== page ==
Fire and rescue stations across Lincolnshire could be used as COVID-19 testing sites for public sector workers as local health bosses look to expand asymptomatic screening across the county.
Lincolnshire County Council’s director for public health Professor Derek Ward and his team are also talking to district councils to find testing locations for the general population that are not in Lincoln or Boston.
Existing sites, including one in Sleaford for NHS and public health workers, have tested more than 14,500 people, finding 200 positive cases without symptoms – a positivity rate of 1.4%.
Professor Ward said the aim was to provide a “broad range” of places for asymptomatic testing.
“That will expand the offer, initially for fire and rescue and other public sector staff, but the plan is to try to open those up to the general public as well,” he said.
“It’s about making sure we’ve got the right sites spread across the county and also making sure we have enough testing kits and other resources.”
Currently rapid testing sites are due to stay in place until the end of March, then central government will make further decisions on their future.
Lincolnshire’s health boss also backed national guidance over who should be vaccinated next, as a debate over priority groups rears its head.
As more than 90% of those aged over 70 have received their first jab, police chiefs and teachers unions are among those arguing they should be included further up the waiting list due to their high level of interaction with the community.
Lincolnshire Police and Crime Commissioner Marc Jones said: “Often it’s officers we’re asking to get called out for concerns for safety, to visit vulnerable people or to attend incidents, whether it’s on the roads or in the home.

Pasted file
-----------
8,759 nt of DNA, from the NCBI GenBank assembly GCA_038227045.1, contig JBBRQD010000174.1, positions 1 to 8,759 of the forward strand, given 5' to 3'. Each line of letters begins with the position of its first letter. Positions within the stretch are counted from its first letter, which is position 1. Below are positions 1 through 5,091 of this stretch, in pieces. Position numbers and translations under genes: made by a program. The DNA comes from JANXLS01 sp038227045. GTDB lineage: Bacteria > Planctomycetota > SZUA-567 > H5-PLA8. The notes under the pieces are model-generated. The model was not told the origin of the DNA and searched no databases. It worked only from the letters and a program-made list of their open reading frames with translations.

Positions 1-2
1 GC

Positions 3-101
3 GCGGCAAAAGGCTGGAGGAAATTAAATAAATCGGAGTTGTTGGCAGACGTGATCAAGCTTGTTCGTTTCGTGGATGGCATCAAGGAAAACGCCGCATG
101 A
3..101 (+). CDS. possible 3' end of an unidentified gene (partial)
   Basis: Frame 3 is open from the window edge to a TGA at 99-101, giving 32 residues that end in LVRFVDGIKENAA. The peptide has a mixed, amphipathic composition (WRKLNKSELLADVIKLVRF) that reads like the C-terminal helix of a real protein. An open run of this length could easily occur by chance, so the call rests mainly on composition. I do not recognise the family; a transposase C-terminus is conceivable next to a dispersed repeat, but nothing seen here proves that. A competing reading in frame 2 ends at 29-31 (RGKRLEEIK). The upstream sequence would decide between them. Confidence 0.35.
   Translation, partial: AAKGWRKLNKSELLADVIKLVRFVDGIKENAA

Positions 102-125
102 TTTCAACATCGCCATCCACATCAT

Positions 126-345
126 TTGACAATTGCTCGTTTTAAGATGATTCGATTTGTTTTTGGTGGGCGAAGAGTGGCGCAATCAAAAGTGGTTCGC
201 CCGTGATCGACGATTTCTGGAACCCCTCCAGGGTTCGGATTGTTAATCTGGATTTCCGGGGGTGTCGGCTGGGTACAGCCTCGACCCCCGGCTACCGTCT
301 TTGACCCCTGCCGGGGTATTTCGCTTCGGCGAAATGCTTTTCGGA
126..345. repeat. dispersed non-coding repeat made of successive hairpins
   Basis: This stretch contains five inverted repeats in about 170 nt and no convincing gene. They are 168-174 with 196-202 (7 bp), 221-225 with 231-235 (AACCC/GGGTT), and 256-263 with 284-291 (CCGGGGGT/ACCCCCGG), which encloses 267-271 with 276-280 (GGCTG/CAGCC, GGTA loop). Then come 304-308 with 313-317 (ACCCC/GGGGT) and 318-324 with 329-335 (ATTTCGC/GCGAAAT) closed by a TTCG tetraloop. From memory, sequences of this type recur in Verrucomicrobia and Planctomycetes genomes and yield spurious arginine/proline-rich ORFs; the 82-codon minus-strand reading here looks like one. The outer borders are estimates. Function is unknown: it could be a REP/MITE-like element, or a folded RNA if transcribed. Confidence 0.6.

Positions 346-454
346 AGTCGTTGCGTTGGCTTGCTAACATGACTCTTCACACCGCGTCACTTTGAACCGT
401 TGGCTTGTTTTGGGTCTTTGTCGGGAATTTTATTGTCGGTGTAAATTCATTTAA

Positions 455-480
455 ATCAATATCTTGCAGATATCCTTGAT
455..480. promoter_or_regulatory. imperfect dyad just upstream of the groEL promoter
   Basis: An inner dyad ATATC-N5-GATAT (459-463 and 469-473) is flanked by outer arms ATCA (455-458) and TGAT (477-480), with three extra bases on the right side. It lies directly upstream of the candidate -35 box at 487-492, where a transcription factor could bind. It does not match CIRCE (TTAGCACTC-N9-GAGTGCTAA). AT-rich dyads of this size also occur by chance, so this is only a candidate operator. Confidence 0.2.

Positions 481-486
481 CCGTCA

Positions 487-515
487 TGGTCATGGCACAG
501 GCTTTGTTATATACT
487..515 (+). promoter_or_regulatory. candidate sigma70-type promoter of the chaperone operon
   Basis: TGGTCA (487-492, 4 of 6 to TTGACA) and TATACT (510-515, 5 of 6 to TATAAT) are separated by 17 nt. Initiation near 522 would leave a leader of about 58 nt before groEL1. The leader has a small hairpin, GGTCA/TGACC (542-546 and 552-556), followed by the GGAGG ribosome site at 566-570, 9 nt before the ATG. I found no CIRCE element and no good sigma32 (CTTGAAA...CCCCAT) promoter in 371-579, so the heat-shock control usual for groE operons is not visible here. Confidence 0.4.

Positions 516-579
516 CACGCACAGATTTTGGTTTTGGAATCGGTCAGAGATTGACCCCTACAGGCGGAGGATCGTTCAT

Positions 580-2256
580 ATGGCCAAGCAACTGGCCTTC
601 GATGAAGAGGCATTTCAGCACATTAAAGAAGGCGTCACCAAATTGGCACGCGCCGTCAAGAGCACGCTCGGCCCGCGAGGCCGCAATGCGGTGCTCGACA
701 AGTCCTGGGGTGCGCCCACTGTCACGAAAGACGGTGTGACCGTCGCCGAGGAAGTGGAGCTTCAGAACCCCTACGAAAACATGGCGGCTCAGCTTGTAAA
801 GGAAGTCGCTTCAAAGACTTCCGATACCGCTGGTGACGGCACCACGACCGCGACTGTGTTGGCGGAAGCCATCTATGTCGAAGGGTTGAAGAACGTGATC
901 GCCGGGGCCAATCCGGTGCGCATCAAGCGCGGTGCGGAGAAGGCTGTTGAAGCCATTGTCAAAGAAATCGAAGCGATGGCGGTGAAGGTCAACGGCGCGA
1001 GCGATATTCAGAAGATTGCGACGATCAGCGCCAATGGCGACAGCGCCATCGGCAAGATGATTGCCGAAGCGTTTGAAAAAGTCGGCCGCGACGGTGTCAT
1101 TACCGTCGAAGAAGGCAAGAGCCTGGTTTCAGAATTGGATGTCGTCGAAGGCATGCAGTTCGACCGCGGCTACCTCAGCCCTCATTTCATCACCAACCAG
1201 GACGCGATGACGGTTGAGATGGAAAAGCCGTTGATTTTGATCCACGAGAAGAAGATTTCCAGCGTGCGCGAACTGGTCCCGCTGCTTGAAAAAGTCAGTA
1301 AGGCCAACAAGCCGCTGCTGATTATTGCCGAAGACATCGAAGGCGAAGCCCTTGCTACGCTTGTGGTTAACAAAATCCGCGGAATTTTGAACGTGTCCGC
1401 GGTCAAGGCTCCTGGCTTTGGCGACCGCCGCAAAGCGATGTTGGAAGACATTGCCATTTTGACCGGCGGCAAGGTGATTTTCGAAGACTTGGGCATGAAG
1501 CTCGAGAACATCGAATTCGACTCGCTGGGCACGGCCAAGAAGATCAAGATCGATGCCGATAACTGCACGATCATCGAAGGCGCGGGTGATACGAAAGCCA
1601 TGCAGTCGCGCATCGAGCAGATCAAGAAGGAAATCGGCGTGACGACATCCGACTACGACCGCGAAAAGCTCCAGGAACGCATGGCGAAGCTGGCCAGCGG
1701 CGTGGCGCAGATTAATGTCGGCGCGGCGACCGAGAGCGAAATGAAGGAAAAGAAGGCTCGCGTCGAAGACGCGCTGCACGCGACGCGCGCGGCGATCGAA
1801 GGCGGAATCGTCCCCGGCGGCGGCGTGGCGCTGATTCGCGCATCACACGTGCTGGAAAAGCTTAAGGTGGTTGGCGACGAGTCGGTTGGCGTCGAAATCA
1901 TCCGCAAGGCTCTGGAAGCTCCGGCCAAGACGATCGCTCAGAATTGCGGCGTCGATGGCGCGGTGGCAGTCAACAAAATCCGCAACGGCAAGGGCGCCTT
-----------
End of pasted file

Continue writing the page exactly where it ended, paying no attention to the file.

“We are absolute reliant on them often to come into very close contact with the public.”
However, Professor Ward said the level of vaccines handed out was “good news for Lincolnshire”.
“We’re doing really well on the assumption that we hit the target for this weekend or early next week to have covered nearly a third of the population, and we’re going to start seeing the benefit of that.”
However, he said the Joint Committee on Vaccination Immunisation had five other groups already in mind moving down, so that everybody over 50 was vaccinated first.
“If we can get all those groups vaccinated, we will take out 99-point-something percent of the hospital admissions and deaths,” he said.
“I completely understand the arguments [by police and teachers unions] but at the moment we need to focus on everybody over 50 and that’s the government position is, and it’s one I agree with.”
Lincolnshire currently has an infection rate of 158 per 100,000 people, below the national average of 195.
Professor Ward noted that for the over 60s the rate is around 90 and school age children (4-16-year-olds) it is about 80.
Numbers were around the level they were at in the middle of October, he said, but added there was more space to come down further, to the same as around mid-June to August last year.